How much will WI taxpayers pay for Van Hollen’s lawsuit gimmick?

Wisconsin Attorney General JB Van Hollen is doing what conservatives do best these days — wasting taxpayer dollars performing totally empty gestures in an effort to gin up the Tea Party base.

See yesterday’s Milwaukee Journal Sentinel. Van Hollen is pushing hard for Wisconsin to join the multi-state lawsuit against the historic federal health insurance reform bill signed into law last year. Set aside for one second that overturning the law would cost billions, and bring back pre-existing conditions, arbitrary lifetime limits on coverage and a whole host of other crapulence, and joining the lawsuit at this point is still a big fat loser for Wisconsin taxpayers.

Van Hollen has assigned two state attorneys to work on the lawsuit and of course won’t say how much that and the other costs associated with the suit are, merely claiming they’re “minimal.” Um, yeah. Well since Wisconsin is facing a $3 billion budget deficit, shouldn’t we be looking at spending our limited state resources wisely? And shouldn’t someone be asking: What does Wisconsin gain from joining the suit?

Van Hollen hasn’t yet explained that yet, simply saying that Wisconsin joining the suit “makes a difference.” As  Illusory Tenant so adroitly pointed out, most of the real work on the lawsuit has already been done by other states (Florida, Virginia) who’s leaders were more willing than our now ex-Governor Doyle to flush the taxpayers money down the toilet chasing the Tea Party’s fantasy. I’m struggling to see what “difference” throwing Wisconsin taxpayer dollars at this suit will do.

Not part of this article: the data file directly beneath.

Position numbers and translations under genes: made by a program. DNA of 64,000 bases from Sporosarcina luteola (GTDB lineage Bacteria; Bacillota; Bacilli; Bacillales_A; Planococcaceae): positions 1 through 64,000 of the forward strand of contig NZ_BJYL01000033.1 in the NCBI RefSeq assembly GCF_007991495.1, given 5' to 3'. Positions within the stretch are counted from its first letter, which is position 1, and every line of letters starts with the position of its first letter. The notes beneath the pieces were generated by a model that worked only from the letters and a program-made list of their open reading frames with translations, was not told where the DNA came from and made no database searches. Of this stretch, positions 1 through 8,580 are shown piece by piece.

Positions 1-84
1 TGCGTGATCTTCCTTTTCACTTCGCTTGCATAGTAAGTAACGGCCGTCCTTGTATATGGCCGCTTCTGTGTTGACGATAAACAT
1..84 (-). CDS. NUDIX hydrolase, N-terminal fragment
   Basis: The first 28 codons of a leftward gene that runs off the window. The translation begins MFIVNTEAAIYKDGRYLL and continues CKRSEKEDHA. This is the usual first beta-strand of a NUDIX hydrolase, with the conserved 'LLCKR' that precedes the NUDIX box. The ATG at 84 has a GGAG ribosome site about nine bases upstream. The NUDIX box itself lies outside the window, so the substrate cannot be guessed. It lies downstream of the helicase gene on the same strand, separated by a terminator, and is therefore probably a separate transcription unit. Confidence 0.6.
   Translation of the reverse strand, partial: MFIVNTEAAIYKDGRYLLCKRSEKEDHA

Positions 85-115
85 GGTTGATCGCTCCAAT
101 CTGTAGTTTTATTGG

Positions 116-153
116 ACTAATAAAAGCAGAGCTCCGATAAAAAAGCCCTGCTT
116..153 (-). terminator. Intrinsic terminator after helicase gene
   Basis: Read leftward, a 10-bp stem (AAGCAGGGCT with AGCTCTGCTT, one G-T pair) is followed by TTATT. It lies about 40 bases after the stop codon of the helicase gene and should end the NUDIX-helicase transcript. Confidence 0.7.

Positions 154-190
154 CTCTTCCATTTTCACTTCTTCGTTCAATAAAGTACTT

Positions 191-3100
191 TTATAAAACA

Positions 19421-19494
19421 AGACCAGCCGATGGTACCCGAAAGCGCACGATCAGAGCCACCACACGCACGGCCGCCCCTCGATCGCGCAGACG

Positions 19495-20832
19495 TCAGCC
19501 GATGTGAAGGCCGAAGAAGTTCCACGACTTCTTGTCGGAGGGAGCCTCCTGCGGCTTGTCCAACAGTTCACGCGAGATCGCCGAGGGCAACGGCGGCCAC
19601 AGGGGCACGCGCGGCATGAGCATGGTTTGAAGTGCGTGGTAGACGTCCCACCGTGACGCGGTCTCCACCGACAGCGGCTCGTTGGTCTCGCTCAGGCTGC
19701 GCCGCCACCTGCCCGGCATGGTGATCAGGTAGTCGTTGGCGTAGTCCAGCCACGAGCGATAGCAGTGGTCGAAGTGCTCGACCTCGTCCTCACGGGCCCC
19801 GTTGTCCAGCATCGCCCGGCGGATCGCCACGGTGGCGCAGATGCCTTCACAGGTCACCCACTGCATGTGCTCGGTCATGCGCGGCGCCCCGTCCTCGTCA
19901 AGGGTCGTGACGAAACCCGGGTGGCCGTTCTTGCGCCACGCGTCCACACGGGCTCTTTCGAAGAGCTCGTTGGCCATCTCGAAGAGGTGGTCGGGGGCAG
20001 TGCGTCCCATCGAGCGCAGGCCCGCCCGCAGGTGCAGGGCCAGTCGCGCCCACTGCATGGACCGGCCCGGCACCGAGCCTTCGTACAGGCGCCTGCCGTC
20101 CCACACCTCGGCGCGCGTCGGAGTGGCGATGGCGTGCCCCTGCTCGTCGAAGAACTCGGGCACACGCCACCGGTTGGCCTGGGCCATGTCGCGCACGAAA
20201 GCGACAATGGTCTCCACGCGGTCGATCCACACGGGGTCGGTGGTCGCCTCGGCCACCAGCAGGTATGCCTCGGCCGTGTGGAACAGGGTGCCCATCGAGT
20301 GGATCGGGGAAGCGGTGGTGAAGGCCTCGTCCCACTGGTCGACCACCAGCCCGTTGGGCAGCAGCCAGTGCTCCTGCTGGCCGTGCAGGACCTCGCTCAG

But let’s not forget where this all got started in the first place.

Back in April of last year, when Van Hollen originally tried to join the suit, One Wisconsin Now exposed coordination between Van Hollen’s top deputy at DOJ and the Republican State Leadership Committee, a 527 political organization, funded in part by health industry corporations that spent over $57 million to elect GOPer candidates since 2002. Van Hollen got a $10,000 contribution from the RSLC in 2009.

We obtained emails from Van Hollen’s office that indicated then-Deputy Attorney General Ray Taffora contacted the RSLC looking for information and direction on the lawsuit, and got a response from RSLC the morning after the historic health care reform billed passed.

Check out the emails at:

Of course, Van Hollen didn’t honor the full open records request, so we’ll never know the full extent of the partisan motives and behind-the-scenes pressure from the corporate health care delivery industry at the core of the lawsuit against health care reform. Governor Doyle and the Democratically-led Legislature had the foresight to stop Van Hollen from following this fool’s errand; Walker and Van Hollen would rather score political points on the taxpayer’s dime.

# # #

As A Project Of A Better Wisconsin Together, We're Fighting For A Wisconsin With Equal Economic Opportunity For All